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6:08 am
Sat March 2, 2013

Searching For Stability, Tunisia Stumbles

Tunisia's Prime Minister-designate, Ali Larayedh, speaks during a Feb. 26 press conference. His priorities will include forming a stable government and overseeing the writing of a new constitution.
Fethi Belaid AFP/Getty Images

Originally published on Sat March 2, 2013 12:15 pm

Tunisia took the lead in the Arab Spring back in 2011. Its revolution was swift and largely peaceful. Within months, an assembly was elected to write a new constitution.

As other Arab countries grew more violent and chaotic, Tunisia seemed to be showing the way for an orderly transition away from authoritarian rule.

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Sports
6:05 am
Sat March 2, 2013

In Alaska's Iditarod Sled Race, Vets Are A Dog's Best Friend

Mushers can bring up to 20 dogs to the Iditarod but can start the race with only 16. In the days before the competition, the animals are taken to the Iditarod headquarters in Wasilla, Alaska, for pre-race exams.
Russell Lewis NPR

Originally published on Sun March 3, 2013 12:15 am

In Anchorage, Alaska, on Saturday, the "Last Great Race on Earth" begins.

Sixty-seven sled dog teams will start the 998-mile Iditarod race across the barren, frigid and unforgiving land. In this year's competition, there are a handful of first-time racers — but those aren't the only rookies.

One is veterinarian Greg Reppas, whose job is to ensure the dogs are healthy throughout the race.

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NPR Story
6:05 am
Sat March 2, 2013

Let The Cuts Begin: Sequestration Deadline Passes

Originally published on Sat March 2, 2013 11:04 am

Transcript

SCOTT SIMON, HOST:

This is WEEKEND EDITION from NPR News. I'm Scott Simon.

Sequestration is official. President Obama signed an executive order on spending late last night as required by law. He sent the order to Congress and that triggered budget cuts known as sequestration. Earlier in the day, the president met with congressional leaders and when they left without a deal, he took questions at the White House.

NPR's Ari Shapiro was there.

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NPR Story
6:05 am
Sat March 2, 2013

Dealing With 'Root Causes' To Tackle Incarceration Rates

Originally published on Sat March 2, 2013 11:04 am

Transcript

SCOTT SIMON, HOST:

This is WEEKEND EDITION from NPR News, I'm Scott Simon. Jeffrey Beard has watched America's prisons grow larger and larger every year adding prisoner after prisoner. He began working in the Pennsylvania Corrections system in the early 1970s when there were about 8,000 prisoners. He was secretary of corrections by the time he left in 2010 and by that time Pennsylvania had more than 50,000 people in its prisons.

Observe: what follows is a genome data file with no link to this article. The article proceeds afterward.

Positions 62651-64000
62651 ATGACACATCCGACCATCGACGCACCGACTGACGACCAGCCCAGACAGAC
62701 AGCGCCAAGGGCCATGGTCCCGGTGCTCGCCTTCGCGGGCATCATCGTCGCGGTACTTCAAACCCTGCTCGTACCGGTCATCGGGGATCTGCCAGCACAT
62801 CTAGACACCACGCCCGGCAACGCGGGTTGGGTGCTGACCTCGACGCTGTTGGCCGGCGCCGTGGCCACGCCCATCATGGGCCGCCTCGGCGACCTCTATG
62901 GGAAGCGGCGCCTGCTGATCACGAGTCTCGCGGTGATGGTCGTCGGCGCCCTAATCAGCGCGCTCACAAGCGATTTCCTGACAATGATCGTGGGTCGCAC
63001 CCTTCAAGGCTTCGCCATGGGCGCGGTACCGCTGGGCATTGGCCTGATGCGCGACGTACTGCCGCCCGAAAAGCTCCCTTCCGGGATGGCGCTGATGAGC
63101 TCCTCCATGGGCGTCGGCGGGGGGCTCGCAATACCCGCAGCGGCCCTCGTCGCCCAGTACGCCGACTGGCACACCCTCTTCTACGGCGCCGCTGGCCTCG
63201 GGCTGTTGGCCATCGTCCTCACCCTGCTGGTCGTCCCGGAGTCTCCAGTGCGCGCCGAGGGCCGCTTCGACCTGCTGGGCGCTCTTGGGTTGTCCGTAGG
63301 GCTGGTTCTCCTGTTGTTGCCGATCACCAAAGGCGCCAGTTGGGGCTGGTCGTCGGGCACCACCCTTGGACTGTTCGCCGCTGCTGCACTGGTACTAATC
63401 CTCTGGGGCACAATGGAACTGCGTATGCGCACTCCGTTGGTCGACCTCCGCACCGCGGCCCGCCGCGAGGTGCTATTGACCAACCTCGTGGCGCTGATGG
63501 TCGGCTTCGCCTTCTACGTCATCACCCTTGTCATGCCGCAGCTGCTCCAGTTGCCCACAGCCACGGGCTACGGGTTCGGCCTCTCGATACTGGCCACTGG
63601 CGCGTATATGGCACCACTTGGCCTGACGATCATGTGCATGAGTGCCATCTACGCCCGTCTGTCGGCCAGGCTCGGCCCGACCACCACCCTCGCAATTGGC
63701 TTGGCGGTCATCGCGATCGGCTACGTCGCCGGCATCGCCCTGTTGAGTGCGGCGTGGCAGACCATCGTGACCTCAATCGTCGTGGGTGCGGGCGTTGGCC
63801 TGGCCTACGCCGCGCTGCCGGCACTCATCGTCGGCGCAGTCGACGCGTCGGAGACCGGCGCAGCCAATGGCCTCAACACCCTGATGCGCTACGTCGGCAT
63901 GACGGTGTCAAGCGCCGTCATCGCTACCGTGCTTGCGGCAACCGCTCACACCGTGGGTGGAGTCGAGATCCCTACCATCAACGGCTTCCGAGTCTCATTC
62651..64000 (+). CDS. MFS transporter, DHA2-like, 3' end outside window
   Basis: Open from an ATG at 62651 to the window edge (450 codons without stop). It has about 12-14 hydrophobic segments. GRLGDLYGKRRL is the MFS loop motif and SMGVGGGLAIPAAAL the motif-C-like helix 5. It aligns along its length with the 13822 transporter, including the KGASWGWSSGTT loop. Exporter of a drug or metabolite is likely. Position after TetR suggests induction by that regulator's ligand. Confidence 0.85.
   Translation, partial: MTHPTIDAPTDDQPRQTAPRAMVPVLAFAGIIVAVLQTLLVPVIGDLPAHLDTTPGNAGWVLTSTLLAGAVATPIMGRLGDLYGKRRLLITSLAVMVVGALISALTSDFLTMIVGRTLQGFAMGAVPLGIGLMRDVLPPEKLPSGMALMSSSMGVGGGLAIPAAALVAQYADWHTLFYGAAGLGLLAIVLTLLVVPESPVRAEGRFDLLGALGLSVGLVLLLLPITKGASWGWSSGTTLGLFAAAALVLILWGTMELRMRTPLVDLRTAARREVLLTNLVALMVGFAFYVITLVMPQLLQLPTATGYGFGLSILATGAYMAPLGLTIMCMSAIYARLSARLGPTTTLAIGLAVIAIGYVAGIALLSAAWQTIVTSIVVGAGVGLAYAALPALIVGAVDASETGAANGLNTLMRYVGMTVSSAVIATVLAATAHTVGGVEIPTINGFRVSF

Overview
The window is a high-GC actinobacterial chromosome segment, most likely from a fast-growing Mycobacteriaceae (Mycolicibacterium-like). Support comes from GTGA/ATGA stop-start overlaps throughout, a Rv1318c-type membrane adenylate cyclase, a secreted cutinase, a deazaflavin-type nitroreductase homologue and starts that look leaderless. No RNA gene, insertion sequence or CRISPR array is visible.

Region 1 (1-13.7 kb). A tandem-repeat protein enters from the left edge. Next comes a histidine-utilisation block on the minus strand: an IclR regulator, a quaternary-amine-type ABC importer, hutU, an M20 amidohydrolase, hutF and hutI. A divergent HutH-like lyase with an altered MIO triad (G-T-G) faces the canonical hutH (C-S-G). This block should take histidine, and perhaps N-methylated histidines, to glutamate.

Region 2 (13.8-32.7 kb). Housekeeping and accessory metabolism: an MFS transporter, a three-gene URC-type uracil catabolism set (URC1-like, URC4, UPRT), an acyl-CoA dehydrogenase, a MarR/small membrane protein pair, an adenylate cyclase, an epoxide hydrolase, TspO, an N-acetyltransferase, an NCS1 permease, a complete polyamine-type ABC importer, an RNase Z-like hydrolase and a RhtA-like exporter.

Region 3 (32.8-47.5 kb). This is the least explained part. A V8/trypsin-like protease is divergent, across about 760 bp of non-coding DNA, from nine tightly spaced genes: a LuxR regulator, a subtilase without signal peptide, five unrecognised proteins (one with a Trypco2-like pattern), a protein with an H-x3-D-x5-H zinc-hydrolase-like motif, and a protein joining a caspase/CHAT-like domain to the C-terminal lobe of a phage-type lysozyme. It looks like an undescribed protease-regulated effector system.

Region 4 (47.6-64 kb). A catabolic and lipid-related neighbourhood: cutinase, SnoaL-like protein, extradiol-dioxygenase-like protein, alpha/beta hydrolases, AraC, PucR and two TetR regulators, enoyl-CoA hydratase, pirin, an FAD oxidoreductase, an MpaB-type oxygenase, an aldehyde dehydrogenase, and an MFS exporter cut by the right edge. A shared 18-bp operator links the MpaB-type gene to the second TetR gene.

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NPR Story
6:05 am
Sat March 2, 2013

'It Can't Go On Forever': Michigan Steps In To Help Detroit

Originally published on Sat March 2, 2013 11:04 am

Transcript

SCOTT SIMON, HOST:

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The Two-Way
8:01 pm
Fri March 1, 2013

Inventor Dies As 'Breathable' Nail Polish Becomes Hit With Muslim Women

A worker paints fingernails with O2M polish at an Inglot shop in a Polish shopping center. The breathable nail polish has become a hit with Muslim women.
Czarek Sokolowski AP

The death of a Polish nail polish inventor has opened a window into a world of specialty cosmetics. Wojciech Inglot was a chemist and entrepreneur who tried to come up with a more healthful alternative to traditional nail polish. He died Feb. 23 at the age of 57.

Inglot leaves behind a market of grateful customers: Muslim women, who have flocked to his invention of a "breathable" polish that allows air and moisture to reach the nail bed. Some scholars say the cosmetic is uniquely permissible under Islamic law.

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The Two-Way
6:26 pm
Fri March 1, 2013

Obama Pardons 17 People; His First Pardons In More Than A Year

Originally published on Fri March 1, 2013 6:50 pm

President Obama, who has issued few pardons during his time in office, announced on Friday that he had pardoned 17 people convicted of mostly minor offenses.

The AP reports:

"No one well-known was on the list released by the White House. Some of the crimes drew light penalties in the first place — such as a North Carolina woman sentenced to two years' probation and 100 hours of community service for distributing satellite cable decryption devices.

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The Salt
6:09 pm
Fri March 1, 2013

Documentary 'A Place At The Table' Is A Call To Action On Hunger